How-to: Headless Pi easy setup

How-to: Headless Pi easy setup

Raspberry Pi, SD card, PSU, card reader and a laptop with WiFi and Internet – set up and deploy without ever using any local peripherals (unless you can call its power supply a peripheral)

While this set of instructions is easily found all over the web I’ve put it in one place for my own reference. Use it if you like, I will be – repeatedly.


  • Image your SD card
  • Enable SSH and a WiFi connection
  • Boot the Pi
  • Connect over WiFi and login
  • Setup a few basics
  • Start using your headless Pi


1. Image your SD card
  • Download Raspberry Pi Imager (I used v1.3 from here) and install it.
  • Plug in your SD card reader
  • Insert your SD card
  • Run Raspberry Pi Imager and click Choose OS
  • Select “Raspberry Pi OS Lite (32-bit)”
  • Click Choose SD card and select the SD card from the list that appears
  • Click Write
  • Allow the utility to write the image to the SD card
  • Allow the utility to verify the image on the SD card
  • When it tells you to remove the card, remove it
2. Enable SSH and a WiFi connection
  • Re-insert the SD card into the card reader then open the drive – it should be named “boot”
  • Create an empty text file with no extension, save it in the root level/folder of the “boot” volume, call it “SSH” (without the quotes)
  • Create another empty text file in the same root folder and call it wpa_supplicant.conf
  • Edit your new wpa_supplicant.conf file and copy the following into it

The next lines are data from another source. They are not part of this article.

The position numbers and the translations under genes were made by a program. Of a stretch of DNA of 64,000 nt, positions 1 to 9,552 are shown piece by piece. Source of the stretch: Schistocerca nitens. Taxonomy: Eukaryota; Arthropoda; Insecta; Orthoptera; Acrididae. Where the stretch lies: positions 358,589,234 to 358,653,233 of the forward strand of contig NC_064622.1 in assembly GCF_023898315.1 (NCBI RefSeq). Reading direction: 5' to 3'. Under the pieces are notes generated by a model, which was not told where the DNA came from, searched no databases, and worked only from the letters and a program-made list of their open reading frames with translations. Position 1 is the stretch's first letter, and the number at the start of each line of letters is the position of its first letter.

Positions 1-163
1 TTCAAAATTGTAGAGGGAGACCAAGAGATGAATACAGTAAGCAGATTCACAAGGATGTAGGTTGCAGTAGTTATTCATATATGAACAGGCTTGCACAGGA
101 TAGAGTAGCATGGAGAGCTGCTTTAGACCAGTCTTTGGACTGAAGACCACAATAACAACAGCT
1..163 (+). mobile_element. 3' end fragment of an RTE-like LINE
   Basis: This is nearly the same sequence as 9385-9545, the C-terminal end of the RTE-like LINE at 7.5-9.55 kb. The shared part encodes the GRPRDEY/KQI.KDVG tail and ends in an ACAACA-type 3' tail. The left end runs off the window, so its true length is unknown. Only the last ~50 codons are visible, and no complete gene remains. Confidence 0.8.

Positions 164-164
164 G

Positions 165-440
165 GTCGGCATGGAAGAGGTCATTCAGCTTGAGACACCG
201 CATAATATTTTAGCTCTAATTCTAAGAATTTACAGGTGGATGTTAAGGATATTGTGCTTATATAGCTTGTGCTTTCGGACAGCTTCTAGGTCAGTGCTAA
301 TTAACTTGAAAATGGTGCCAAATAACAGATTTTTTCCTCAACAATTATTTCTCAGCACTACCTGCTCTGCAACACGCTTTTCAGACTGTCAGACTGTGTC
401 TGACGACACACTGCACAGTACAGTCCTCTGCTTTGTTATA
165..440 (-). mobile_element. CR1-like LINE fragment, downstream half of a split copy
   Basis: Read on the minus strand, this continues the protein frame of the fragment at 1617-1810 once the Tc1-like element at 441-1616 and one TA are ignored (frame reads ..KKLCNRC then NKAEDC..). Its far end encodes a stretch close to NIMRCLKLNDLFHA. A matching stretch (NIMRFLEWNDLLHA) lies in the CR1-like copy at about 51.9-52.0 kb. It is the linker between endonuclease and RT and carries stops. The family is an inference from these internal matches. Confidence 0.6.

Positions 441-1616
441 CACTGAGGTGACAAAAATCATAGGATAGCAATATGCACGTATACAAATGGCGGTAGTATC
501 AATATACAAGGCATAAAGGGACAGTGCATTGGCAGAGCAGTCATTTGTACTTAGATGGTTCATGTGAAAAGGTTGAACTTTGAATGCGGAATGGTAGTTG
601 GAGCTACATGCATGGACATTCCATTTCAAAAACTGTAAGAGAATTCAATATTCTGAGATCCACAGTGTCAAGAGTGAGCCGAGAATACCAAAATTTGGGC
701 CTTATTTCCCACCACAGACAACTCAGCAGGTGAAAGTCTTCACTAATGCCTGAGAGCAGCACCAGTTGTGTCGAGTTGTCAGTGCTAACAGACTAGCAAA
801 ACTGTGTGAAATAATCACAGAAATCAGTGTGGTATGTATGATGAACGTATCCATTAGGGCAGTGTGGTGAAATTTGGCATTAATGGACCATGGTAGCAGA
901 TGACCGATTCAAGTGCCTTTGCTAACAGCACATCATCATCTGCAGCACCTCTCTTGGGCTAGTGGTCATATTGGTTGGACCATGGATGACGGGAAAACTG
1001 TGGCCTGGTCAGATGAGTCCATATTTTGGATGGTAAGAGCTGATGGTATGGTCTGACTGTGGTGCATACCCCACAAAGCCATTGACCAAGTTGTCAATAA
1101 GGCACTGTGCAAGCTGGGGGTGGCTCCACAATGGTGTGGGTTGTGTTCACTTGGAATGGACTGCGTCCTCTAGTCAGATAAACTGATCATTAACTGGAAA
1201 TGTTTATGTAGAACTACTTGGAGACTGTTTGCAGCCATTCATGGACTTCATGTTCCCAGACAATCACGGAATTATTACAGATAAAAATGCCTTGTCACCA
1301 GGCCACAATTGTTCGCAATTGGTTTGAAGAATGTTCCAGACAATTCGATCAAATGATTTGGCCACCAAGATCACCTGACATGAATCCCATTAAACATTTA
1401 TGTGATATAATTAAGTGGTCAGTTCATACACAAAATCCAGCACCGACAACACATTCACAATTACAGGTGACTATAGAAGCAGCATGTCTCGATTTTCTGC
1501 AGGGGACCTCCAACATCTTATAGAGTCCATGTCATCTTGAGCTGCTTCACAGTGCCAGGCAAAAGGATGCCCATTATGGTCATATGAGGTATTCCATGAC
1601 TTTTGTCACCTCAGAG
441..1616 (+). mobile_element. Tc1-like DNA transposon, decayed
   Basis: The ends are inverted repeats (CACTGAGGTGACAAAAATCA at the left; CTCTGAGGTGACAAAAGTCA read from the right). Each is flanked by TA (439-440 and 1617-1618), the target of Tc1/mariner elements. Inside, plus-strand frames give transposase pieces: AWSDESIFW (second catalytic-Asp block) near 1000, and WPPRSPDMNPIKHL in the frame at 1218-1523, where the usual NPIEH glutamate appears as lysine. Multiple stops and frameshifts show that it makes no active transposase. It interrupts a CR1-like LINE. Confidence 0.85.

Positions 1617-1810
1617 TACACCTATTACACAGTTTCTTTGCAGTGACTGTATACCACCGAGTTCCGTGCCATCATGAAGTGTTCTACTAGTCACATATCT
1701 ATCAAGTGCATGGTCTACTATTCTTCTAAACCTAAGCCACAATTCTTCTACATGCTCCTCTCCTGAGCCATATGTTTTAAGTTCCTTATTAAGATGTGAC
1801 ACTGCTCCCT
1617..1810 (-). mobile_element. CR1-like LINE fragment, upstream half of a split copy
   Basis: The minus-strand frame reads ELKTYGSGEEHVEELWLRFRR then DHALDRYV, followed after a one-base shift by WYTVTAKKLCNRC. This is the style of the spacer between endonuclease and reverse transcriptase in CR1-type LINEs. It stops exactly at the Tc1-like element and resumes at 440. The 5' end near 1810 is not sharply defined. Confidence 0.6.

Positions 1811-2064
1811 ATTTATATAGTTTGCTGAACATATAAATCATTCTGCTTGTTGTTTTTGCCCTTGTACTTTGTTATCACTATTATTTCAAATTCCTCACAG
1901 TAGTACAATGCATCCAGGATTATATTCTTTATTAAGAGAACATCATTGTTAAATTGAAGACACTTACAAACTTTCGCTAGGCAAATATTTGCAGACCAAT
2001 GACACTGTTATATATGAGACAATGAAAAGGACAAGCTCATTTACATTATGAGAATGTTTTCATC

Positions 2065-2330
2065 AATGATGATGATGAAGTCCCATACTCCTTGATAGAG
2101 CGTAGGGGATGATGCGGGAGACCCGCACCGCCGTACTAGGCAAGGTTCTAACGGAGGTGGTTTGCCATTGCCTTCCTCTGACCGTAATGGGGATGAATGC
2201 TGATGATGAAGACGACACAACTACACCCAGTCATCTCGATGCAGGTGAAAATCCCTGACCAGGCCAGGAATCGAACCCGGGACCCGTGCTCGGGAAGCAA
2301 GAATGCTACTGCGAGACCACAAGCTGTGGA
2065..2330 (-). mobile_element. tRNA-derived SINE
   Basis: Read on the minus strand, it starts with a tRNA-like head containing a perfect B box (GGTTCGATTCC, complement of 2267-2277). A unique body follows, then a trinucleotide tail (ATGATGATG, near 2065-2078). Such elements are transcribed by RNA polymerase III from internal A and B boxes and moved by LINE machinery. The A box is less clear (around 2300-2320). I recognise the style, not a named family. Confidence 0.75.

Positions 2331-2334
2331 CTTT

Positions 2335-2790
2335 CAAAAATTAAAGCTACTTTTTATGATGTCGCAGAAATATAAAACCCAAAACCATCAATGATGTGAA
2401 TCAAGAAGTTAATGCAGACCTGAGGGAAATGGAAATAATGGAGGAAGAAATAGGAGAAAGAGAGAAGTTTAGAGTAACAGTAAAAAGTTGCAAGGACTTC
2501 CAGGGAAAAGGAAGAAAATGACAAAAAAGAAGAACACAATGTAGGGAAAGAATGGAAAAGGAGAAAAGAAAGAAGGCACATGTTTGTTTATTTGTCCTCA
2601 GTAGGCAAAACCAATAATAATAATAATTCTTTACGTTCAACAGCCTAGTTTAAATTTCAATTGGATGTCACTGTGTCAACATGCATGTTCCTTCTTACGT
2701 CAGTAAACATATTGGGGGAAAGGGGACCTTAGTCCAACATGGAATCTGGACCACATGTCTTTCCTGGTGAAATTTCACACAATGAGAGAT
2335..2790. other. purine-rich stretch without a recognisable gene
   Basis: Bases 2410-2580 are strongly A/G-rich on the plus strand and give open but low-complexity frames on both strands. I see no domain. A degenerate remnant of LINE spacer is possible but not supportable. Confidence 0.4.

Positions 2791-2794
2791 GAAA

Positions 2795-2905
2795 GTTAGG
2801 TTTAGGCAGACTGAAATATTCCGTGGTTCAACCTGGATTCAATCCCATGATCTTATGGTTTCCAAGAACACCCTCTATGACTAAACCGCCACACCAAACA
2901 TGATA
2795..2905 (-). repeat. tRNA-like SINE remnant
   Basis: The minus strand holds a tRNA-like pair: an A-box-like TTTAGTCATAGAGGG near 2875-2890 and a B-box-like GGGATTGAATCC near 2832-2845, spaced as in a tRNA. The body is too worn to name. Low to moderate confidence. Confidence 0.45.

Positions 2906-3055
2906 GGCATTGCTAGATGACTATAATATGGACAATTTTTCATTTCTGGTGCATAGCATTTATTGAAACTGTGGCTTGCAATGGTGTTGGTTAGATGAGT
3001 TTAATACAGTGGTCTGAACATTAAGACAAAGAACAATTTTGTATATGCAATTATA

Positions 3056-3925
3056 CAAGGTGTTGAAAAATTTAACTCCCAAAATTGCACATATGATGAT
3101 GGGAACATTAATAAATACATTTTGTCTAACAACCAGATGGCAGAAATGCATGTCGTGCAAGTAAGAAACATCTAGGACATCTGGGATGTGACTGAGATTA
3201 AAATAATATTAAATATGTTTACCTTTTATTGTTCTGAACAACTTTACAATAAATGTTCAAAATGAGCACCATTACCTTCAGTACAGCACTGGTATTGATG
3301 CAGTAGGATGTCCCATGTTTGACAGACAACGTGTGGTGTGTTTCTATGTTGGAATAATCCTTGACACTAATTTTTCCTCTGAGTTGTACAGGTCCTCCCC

ctrl_interface=DIR=/var/run/wpa_supplicant GROUP=netdev

    ssid="<INSERT YOUR SSID>"
    psk="<INSERT YOUR KEY>"
  • Edit your new wpa_supplicant.conf file to replace <SSID> and <KEY> with your wireless network name (SSID) and its password (KEY) – keep the quotes
  • Save and close the file
  • Properly eject the SD card
3. Boot the Pi
  • Insert the SD card into the Pi
  • Plug the Pi into a suitable power supply
4. Connect over WiFi and login

In order to connect over WiFi you will need to know the IP address of your Pi. There are a number of ways to do this depending on what tools you have available and what your WiFi router/access point can tell you.

I use isc-dhcp-server running on an Ubuntu Linux box so I log into that and issue a dhcp-lease-list command which lists all address leases on the network. It’s a relatively easy task to compare the list from before booting the Pi to the list afterwards to find the entry that relates to the newest host called “raspberrypi”.

You may find that entry easy to find in your router’s DHCP table. Alternatively, you may be able to scan your network for IP addresses in use – especially if you scan for open ports numbered “22” with a tool such as the Angry IP Scanner available here.

Once you know the IP address open a command line terminal (on MacOS simply use searchlight to open “Terminal”)

on Windows open the Command Prompt tool from the start menu

and type

ssh <ip-address> -l pi

replacing <ip-address> with the IP address you discovered above

On pressing ENTER you may be asked whether you want to add a key to your hosts file – reply “yes” and press ENTER again.

You should now be connected to your Raspberry Pi and looking at a prompt asking for the password for the user “pi”. By default, at the time of writing, the password for this installation of Raspbian is “raspberry” – type it without the quotes and press ENTER.